# What's the difference between phase shift and phase angle? [Solved!]

**Rismiya** 09 Oct 2015, 04:32

### My question

My text book says phase shift means one thing, my teacher says another about phase angle, and your page says something else.

What is the difference between them? Are they the same?

### Relevant page

3. Graphs of y = a sin(bx + c) and y = a cos(bx + c)

### What I've done so far

I've read as much as I can, but don't get it.

X

My text book says phase shift means one thing, my teacher says another about phase angle, and your page says something else.
What is the difference between them? Are they the same?

Relevant page
<a href="/trigonometric-graphs/3-graphs-sin-cos-phase-shift.php">3. Graphs of <span class="noWrap">y = a sin(bx + c)</span> and <span class="noWrap">y = a cos(bx + c)</span></a>
What I've done so far
I've read as much as I can, but don't get it.

## Re: What's the difference between phase shift and phase angle?

**Alan** 10 Oct 2015, 07:53

The use of the term "phase shift" to represent the horizontal shift of a graph is almost universal among high school teachers and text authors at that level, but is, I believe, contrary to the majority usage among university mathematics and physics communities as well as in applied fields.

While the proposed distinction between "phase shift" and "phase angle" might be one way of saving face for the teachers, I do not think it is appropriate to require students to adopt linguistic conventions that are not essentially universal, and indeed it is better to let them know that some terms are used differently in different professional communities - and then to refrain from having their grades depend on whether they follow one or other of those conventions.

In my opinion, what high school math teachers do with the notion of phase is worse than having them not mention the topic at all.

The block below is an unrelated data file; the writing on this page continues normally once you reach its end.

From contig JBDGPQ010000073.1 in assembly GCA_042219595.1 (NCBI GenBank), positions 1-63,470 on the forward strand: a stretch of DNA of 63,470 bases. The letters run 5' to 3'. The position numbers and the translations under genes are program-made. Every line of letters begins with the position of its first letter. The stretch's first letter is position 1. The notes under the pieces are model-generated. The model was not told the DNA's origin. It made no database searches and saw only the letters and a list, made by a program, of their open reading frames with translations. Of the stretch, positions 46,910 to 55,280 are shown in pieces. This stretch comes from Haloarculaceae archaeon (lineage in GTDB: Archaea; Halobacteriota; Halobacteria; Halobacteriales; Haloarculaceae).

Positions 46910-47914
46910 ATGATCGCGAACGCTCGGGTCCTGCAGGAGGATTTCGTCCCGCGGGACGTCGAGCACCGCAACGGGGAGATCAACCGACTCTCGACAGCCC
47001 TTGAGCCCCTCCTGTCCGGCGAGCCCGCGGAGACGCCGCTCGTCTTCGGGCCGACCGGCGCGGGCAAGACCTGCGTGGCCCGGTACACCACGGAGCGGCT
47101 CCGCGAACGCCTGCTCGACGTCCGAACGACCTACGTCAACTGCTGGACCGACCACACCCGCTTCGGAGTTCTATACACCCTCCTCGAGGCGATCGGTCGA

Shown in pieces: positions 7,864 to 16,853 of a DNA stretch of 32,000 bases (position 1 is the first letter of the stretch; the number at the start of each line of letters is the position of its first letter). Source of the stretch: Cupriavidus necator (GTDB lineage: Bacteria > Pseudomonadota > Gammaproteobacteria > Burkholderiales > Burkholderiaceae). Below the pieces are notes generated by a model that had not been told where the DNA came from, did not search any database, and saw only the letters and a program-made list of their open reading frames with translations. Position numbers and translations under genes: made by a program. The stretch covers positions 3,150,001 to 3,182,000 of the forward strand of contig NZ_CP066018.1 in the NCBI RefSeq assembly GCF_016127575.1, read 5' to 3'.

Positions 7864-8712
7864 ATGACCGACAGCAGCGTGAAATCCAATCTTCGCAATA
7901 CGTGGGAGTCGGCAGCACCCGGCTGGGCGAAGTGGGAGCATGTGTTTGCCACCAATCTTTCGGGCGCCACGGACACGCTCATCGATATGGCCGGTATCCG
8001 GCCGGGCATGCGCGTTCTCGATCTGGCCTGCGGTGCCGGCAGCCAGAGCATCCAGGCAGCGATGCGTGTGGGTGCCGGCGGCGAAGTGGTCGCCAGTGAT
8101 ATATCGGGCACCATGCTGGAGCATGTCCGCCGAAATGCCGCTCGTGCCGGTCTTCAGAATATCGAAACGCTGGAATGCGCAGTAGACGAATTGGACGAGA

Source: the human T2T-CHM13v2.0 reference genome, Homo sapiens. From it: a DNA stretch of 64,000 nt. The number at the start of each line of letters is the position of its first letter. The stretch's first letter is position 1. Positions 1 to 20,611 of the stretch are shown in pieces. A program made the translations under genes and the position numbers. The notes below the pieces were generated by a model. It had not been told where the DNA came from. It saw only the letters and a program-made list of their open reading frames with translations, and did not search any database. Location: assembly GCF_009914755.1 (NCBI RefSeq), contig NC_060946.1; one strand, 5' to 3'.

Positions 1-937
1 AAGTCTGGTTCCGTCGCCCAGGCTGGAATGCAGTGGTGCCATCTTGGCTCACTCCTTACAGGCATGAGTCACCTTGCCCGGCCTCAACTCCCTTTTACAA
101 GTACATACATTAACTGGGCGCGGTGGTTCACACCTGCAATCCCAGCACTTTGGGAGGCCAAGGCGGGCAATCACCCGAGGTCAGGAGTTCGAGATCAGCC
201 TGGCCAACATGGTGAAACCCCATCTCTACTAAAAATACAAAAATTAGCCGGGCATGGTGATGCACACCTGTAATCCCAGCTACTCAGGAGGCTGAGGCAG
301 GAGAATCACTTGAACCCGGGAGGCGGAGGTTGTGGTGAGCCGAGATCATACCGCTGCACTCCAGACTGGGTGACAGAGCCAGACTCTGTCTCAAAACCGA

X

The use of the term "phase shift" to represent the horizontal shift of a graph is almost universal among high school teachers and text authors at that level, but is, I believe, contrary to the majority usage among university mathematics and physics communities as well as in applied fields.
While the proposed distinction between "phase shift" and "phase angle" might be one way of saving face for the teachers, I do not think it is appropriate to require students to adopt linguistic conventions that are not essentially universal, and indeed it is better to let them know that some terms are used differently in different professional communities - and then to refrain from having their grades depend on whether they follow one or other of those conventions.
In my opinion, what high school math teachers do with the notion of phase is worse than having them not mention the topic at all.

## Re: What's the difference between phase shift and phase angle?

**Murray** 10 Oct 2015, 20:44

Hi Alan

Thanks a lot for your comment. I have tweaked those pages a bit, but left my statement on phase angle and phase shift intact, based on feedback from electronics engineering lecturers that I work with.

I have added your comments and a response at:

Phase Shift or Phase Angle?

X

Hi Alan
Thanks a lot for your comment. I have tweaked those pages a bit, but left my statement on phase angle and phase shift intact, based on feedback from electronics engineering lecturers that I work with.
I have added your comments and a response at:
<a href="http://www.intmath.com/blog/mathematics/phase-shift-or-phase-angle-499">Phase Shift or Phase Angle?</a>

## Re: What's the difference between phase shift and phase angle?

**Rismiya** 11 Oct 2015, 17:06

Thanks Alan and Murray. It's clearer now.

X

Thanks Alan and Murray. It's clearer now.

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